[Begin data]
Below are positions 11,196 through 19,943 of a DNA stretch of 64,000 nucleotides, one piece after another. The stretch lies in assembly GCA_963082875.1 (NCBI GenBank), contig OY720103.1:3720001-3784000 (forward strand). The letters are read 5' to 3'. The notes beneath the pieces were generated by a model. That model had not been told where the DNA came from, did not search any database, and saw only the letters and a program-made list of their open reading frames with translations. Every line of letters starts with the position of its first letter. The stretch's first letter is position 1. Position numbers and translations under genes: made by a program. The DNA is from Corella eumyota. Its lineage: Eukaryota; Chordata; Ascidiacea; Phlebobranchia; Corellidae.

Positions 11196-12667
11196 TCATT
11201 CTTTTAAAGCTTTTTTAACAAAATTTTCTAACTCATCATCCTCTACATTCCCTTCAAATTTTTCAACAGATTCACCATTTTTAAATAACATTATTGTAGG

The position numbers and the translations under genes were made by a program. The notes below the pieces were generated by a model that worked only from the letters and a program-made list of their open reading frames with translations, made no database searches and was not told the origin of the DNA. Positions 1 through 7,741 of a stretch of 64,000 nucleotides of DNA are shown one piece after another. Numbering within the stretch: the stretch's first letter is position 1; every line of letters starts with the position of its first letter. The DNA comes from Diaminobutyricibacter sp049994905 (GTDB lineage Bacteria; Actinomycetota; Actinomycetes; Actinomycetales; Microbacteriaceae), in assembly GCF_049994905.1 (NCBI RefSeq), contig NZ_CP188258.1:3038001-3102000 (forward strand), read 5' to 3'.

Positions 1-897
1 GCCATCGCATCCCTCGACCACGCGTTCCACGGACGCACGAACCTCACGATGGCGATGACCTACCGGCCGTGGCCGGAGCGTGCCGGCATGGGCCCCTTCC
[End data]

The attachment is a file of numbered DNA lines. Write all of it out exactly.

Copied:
Below are positions 11,196 through 19,943 of a DNA stretch of 64,000 nucleotides, one piece after another. The stretch lies in assembly GCA_963082875.1 (NCBI GenBank), contig OY720103.1:3720001-3784000 (forward strand). The letters are read 5' to 3'. The notes beneath the pieces were generated by a model. That model had not been told where the DNA came from, did not search any database, and saw only the letters and a program-made list of their open reading frames with translations. Every line of letters starts with the position of its first letter. The stretch's first letter is position 1. Position numbers and translations under genes: made by a program. The DNA is from Corella eumyota. Its lineage: Eukaryota; Chordata; Ascidiacea; Phlebobranchia; Corellidae.

Positions 11196-12667
11196 TCATT
11201 CTTTTAAAGCTTTTTTAACAAAATTTTCTAACTCATCATCCTCTACATTCCCTTCAAATTTTTCAACAGATTCACCATTTTTAAATAACATTATTGTAGG

The position numbers and the translations under genes were made by a program. The notes below the pieces were generated by a model that worked only from the letters and a program-made list of their open reading frames with translations, made no database searches and was not told the origin of the DNA. Positions 1 through 7,741 of a stretch of 64,000 nucleotides of DNA are shown one piece after another. Numbering within the stretch: the stretch's first letter is position 1; every line of letters starts with the position of its first letter. The DNA comes from Diaminobutyricibacter sp049994905 (GTDB lineage Bacteria; Actinomycetota; Actinomycetes; Actinomycetales; Microbacteriaceae), in assembly GCF_049994905.1 (NCBI RefSeq), contig NZ_CP188258.1:3038001-3102000 (forward strand), read 5' to 3'.

Positions 1-897
1 GCCATCGCATCCCTCGACCACGCGTTCCACGGACGCACGAACCTCACGATGGCGATGACCTACCGGCCGTGGCCGGAGCGTGCCGGCATGGGCCCCTTCC